Just Returned – Library Treats

Night on Earth, 1991, Dir. Jim Jarmusch

George of the Jungle, 1967

Woodstock, 1970, Dir. Michael Wadleigh

The Bad Seed, 1956, Dir. Mervyn LeRoy

Crazy Dreams

Okay, here goes. Night out at a silent Japanese film. I leave my date in the dark, to go out for snacks at the concession stand. I run into my friend Nick, whose mom has just passed away (in real life – not just in the dream). He tells me my date’s “doing the Sideways thing.” I go back in and find them in a steamy makeout session with another woman.

Another dream, or another scene from that one? Not sure. Still night. It’s cold and raining. I’m walking two dogs on separate leashes. Little guys. In the dark I’m careful to keep them from the curbs, cars splashing water on us, headlights shining in all directions and disorienting. I can see one of the dogs is my own, but the other’s unclear. Suddenly there’s a third leash and dog. It’s my own dearly departed love, passed away less than two months ago. He looks older than when he was still here, and not so good. I pick him up and see that his eyes are clouded. I start walking again and trying to keep the three of them from the curbs, but the leashes are starting to tangle. I am so happy to have my dog back, but sad he’s not so well. I walk them all home through a dark, deserted park, and the rain stops.

KVL Tribute

“And the days are not full enough
And the nights are not full enough
And life slips by like a field mouse
Not shaking the grass”

— Ezra Pound.

KVL. Kathryne V. Lindberg. I remember first being struck by the cool way her first name was spelled. It was no matter, anyway, because the fellow grad student who introduced her to me called her “Lindberg,” in a manner both formal and familiar. So, for a while, that’s how she remained to me from a distance, as Lindberg, a challenging English professor and someone with whom I never studied. I’d listen to my classmates’ stories of long conversations and painful paper rewrites with a mixture of relief and jealousy, thankful but yet also somehow wistful at not being pushed quite that hard, intellectually at least.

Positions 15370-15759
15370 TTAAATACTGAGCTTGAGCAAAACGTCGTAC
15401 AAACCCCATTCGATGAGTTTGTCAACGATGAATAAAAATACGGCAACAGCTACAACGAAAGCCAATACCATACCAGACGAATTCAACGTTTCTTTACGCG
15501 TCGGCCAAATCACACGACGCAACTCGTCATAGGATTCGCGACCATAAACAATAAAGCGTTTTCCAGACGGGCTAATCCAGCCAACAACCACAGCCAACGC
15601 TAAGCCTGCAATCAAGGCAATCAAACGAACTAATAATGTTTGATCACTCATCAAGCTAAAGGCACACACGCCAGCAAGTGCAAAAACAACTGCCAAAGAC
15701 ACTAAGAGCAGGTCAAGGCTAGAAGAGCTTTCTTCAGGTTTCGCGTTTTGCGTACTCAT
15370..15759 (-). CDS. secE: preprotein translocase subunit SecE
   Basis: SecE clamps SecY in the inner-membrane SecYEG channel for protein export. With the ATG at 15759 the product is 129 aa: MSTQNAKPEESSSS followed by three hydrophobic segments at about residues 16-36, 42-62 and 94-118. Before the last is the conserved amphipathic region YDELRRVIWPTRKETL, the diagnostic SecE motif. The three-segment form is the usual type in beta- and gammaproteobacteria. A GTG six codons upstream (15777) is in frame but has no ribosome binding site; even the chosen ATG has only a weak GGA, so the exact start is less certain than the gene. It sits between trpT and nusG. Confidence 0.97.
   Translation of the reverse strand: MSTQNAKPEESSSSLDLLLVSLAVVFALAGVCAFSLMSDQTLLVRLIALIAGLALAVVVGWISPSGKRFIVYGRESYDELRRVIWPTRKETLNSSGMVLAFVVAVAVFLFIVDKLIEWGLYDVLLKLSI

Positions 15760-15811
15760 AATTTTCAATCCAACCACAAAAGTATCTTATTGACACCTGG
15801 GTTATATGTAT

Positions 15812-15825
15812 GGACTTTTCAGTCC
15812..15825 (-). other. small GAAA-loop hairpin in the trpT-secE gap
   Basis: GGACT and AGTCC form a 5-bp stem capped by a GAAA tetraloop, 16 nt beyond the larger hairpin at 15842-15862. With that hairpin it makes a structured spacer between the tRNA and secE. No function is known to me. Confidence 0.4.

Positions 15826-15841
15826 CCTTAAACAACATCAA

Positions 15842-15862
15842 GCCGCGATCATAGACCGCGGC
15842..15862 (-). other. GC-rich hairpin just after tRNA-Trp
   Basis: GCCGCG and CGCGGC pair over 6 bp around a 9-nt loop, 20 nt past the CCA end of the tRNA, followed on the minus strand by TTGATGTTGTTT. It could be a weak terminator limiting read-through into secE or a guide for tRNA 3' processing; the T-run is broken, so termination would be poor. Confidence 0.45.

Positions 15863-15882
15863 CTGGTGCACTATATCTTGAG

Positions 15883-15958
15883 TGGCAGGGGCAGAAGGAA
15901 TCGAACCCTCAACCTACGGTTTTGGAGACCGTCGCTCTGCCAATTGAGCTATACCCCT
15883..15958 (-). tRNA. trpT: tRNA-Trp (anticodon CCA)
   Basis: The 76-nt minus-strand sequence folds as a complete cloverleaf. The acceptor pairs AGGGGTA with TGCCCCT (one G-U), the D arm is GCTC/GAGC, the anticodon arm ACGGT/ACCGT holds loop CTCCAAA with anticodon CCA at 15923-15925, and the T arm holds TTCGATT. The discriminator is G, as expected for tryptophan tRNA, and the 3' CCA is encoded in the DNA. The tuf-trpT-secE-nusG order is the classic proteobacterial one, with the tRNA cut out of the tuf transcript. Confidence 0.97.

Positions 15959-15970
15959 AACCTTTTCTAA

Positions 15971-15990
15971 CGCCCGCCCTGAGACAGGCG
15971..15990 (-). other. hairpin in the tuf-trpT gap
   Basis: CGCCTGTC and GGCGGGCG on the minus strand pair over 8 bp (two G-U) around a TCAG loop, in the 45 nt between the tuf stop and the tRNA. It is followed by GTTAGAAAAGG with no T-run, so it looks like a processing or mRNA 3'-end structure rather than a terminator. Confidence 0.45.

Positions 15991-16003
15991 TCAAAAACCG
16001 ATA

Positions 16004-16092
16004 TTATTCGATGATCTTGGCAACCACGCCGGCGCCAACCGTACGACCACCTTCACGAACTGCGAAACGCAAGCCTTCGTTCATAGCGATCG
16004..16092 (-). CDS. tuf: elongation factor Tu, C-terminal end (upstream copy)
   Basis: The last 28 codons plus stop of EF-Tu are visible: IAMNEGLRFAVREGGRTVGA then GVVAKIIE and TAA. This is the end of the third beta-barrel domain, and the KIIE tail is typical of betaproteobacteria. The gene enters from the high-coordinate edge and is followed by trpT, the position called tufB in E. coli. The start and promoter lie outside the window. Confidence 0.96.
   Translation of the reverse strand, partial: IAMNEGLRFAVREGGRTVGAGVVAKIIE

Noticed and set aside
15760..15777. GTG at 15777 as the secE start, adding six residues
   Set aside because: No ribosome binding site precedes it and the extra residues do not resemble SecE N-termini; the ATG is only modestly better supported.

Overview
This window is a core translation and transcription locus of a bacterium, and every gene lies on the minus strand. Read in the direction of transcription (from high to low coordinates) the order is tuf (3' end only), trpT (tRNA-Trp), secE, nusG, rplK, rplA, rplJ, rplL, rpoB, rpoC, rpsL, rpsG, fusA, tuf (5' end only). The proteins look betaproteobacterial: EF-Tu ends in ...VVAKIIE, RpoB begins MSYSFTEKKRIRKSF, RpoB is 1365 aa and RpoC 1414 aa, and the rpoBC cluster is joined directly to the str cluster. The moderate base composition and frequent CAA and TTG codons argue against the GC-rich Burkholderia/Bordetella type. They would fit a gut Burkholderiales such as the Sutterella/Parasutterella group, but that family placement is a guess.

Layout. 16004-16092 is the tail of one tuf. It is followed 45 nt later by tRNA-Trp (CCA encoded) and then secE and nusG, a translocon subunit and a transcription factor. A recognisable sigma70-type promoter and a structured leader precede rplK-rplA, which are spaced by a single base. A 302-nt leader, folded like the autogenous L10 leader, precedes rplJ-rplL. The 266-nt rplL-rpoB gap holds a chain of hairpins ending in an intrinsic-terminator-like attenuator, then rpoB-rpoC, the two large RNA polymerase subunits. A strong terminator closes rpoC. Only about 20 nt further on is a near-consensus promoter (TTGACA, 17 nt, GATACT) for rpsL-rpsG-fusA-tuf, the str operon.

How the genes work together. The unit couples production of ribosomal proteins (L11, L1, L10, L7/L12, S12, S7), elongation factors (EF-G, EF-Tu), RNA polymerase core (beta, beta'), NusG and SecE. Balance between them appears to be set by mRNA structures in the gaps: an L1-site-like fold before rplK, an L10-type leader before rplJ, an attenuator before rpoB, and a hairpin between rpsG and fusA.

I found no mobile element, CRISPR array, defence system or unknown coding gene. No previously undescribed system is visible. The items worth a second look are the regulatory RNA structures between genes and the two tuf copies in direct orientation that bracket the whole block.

So, with great expectations after several months of reports, I met the famous KVL at last. On a December morning just after Christmas in 2004, we pulled into the driveway of her place on 1300 Lafayette Boulevard. She climbed into my friend’s SUV for a road trip to Philadelphia, and I realized I was meeting her in a very different way from most grad students who’d taken her classes. She was energetic for such an hour, fresh-faced and lugging several overstuffed bags.

“I brought the most delicious roast pork sandwiches,” she said. “I’m Kathryne. Let’s go.” And we were off on a five-hour drive to Pittsburgh, a one-night stopover before heading on to Philly, and my first MLA conference experience. I was a bit in awe of the whole thing, thinking it would somehow change my life and the reach of my young professional career.

“Aw, I’ve been to so many of these things,” she said, as she grabbed a pork sandwich and handed two up to us. They were, as she’d promised, really delicious. “I’m mostly going just to see some old friends.” The following hours, through which she talked almost non-stop, were filled with stories and memories meant to bend a green grad student’s ear, and bend they did. Those few hours speeding down the Ohio turnpike were, quite honestly, some of the most memorable and educational of my early grad-school life. In between a gas stop – and an impromptu stop at a mall so she could buy some opera CDs – she regaled us with the kind of old-time scholarly dirt I felt we could only get with a professor hanging out between semesters. The Christmas vacation version.